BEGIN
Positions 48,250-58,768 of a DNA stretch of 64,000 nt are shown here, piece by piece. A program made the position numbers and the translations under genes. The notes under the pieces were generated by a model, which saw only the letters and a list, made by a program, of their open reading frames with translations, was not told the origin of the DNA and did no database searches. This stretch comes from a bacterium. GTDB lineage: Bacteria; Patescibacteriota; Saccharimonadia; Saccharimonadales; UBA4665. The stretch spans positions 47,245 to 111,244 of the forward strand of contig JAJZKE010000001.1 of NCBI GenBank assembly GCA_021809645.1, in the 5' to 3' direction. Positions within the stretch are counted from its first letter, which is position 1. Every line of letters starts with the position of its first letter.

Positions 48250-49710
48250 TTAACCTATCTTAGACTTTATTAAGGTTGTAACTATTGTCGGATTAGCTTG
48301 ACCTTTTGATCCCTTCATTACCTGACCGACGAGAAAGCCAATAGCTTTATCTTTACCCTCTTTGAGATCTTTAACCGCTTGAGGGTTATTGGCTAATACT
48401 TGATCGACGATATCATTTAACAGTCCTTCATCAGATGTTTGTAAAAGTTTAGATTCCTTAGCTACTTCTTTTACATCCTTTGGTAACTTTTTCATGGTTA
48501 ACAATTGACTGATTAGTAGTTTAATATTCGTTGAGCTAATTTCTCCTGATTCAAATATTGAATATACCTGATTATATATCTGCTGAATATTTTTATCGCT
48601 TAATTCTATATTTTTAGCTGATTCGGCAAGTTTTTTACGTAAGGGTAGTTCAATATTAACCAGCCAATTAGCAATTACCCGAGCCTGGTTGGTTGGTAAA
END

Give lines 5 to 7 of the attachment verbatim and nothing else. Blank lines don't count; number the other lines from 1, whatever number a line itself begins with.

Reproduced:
48401 TGATCGACGATATCATTTAACAGTCCTTCATCAGATGTTTGTAAAAGTTTAGATTCCTTAGCTACTTCTTTTACATCCTTTGGTAACTTTTTCATGGTTA
48501 ACAATTGACTGATTAGTAGTTTAATATTCGTTGAGCTAATTTCTCCTGATTCAAATATTGAATATACCTGATTATATATCTGCTGAATATTTTTATCGCT
48601 TAATTCTATATTTTTAGCTGATTCGGCAAGTTTTTTACGTAAGGGTAGTTCAATATTAACCAGCCAATTAGCAATTACCCGAGCCTGGTTGGTTGGTAAA